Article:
Dean Stone, unlikely winner in 1954 All-Star Game, dies at age 88
August 22, 2018
(c) Houston Astros
Dean Stone, a former pitcher for the Washington Senators best known for earning the win in the 1954 MLB All-Star Game despite not retiring a batter, died Tuesday at Hope Creek Care Center in East Moline, Ill., according to his daughter, Mary Ann Quin. He was 88.
Stone, born Sept. 1, 1929, spent parts of eight seasons in the major leagues, including parts of five with the original Senators, who played their games at old Griffith Stadium. The best of those years by far came in 1954, his second season in Washington, when he went 12-10 with a 3.22 ERA and made his only all-star team.
On July 13 of that year, in front of 69,751 fans at Cleveland Stadium, Stone, a 6-foot-4 lefty, made history with his unlikely, untaxing victory for the American League. Brought into a one-run game, the AL trailing, with two outs in the top of the eighth, Stone was facing Duke Snider of the Brooklyn Dodgers with runners at first and third and St. Louis Cardinals superstar Stan Musial on deck.
Suddenly the runner on third, Cardinals second baseman Red Schoendienst, took off — an attempted steal of home. But Stone calmly continued with his motion to the plate, catcher Yogi Berra of the New York Yankees applied the tag, and Schoendienst was called out despite the objections of the National League side, which believed Stone had balked.
After the AL took the lead in the bottom of the eighth, with Mickey Mantle scoring the go-ahead run on Nellie Fox’s single, Stone became the pitcher of record. And when the AL hung on to win, he had earned the victory. He remains the only pitcher in MLB All-Star Game history to get the win without officially facing a batter.
Traded by the Senators to the Boston Red Sox in 1957, he would go on to pitch in the majors for the Red Sox, Cardinals, Houston Colt ’45s, Chicago White Sox and Baltimore Orioles, making his final appearance in 1963.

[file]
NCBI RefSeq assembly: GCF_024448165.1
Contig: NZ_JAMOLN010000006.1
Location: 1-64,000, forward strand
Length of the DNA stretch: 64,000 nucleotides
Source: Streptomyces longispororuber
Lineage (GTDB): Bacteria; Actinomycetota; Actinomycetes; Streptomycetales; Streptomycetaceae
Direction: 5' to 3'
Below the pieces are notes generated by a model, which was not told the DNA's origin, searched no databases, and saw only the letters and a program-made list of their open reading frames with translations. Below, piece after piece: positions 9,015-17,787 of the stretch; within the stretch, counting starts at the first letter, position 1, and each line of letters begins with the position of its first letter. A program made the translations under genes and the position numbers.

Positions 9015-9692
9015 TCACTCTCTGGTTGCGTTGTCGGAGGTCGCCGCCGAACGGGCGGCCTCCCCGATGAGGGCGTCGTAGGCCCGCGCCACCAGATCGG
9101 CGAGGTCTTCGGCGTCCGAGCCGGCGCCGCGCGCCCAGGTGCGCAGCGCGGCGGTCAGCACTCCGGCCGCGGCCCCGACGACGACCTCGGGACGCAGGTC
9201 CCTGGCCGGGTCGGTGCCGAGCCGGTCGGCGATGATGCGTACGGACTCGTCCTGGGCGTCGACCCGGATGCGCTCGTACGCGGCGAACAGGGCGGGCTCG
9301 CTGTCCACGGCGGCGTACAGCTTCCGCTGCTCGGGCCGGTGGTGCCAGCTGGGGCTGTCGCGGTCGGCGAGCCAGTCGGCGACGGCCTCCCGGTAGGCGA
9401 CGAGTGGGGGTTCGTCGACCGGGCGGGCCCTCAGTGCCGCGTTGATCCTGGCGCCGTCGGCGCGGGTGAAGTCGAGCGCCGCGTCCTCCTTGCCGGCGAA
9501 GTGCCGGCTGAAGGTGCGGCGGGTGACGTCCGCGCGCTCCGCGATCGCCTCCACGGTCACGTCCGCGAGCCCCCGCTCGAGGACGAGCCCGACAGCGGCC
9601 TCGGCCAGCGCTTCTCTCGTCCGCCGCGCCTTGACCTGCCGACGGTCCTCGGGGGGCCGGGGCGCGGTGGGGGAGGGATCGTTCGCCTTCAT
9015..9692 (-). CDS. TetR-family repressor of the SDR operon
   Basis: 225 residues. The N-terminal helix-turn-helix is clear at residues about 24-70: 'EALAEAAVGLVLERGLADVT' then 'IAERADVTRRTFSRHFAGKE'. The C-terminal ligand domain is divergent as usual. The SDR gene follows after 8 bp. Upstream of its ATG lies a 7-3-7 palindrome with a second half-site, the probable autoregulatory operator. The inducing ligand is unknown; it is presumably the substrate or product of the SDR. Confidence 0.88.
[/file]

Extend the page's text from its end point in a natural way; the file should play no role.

Last month, ahead of the 2018 All-Star Game at Nationals Park, Stone was featured in The Washington Post as one of 25 living players who had represented Washington as an all-star.
He is survived by his daughter, Quin; three grandchildren; and 10 great-grandchildren. Services will be Saturday in his hometown of East Moline, Ill. Condolences may be sent to the family online at www.schrodermortuary.com.
Original Colt Dean Stone Has Died
Pecan Park Eagle
September 1, 2018
Pitcher Dean Stone is dead. He passed away at his home in Moline, Illinois at the age of 87 on August 21, 2018, following a lengthy illness. May his soul and spirit now rest in peace or soar at will as needed.
Stone was selected by the Houston Colt .45s from the St. Louis Cardinals in the November 27, 1961 Rule 5 player draft that stocked their club and the other new NL expansion team, the New York Mets, before both began playing in 1962.
On April 12, 1962, Dean Stone pitched the first complete game shutout in franchise history, besting the Chicago Cubs, 2-0, in Houston in the third game in the team’s first series. Stone gave up only 3 hits and 2 walks, whole striking out 9. It wasn’t the first club shutout. That happened the previous day when lefty Hal Woodeshick also shut out the Cubs, 2-0, but he only went 8 innings, needing Turk Farrell to pitch the 9th for the club’s first save in history.
A week later, on April 19, 1962, Stone again shutout the Cubs, 6-0, in Wrigley Field, but immediately from there, for whatever reason, went south as a reliable starter and was traded to the Chicago White Sox for pitcher Russ Kemmerer on June 25,1962.
Dean Stone was 2-3 with a 4.47 ERA in 15 games for the 1962 Houston Colt .45s. His eight season MLB career mark (1953-57, 1959, 1962-63) in 215 games was 29 wins, 39 losses, and an ERA of 4.47 (the same as his shorter term mark in Houston). For his career, he pitched 19 complete games with 5 shutout wins total. He also walked 373 and struck out 380 in 686 innings pitched.
Stone is best remembered today as the winning pitcher of the 1954 All Star Game, even though he never retired a single batter. This bizarre occurence took place at Cleveland Stadium on July 13, 1954 when Stone entered the game with two outs in the top of the 8th to face Duke Snider, with the American League trailing by 9-8. Red Schoendienst, the baserunner on third that Stone inherited, tried to steal home and Stone threw him out at the plate. The American League then scored three runs in the bottom of the 8th and won the game, 11–9, as Virgil Trucks hurled a scoreless 9th inning to save the win for the hardly perspiring pitcher of winning record credit.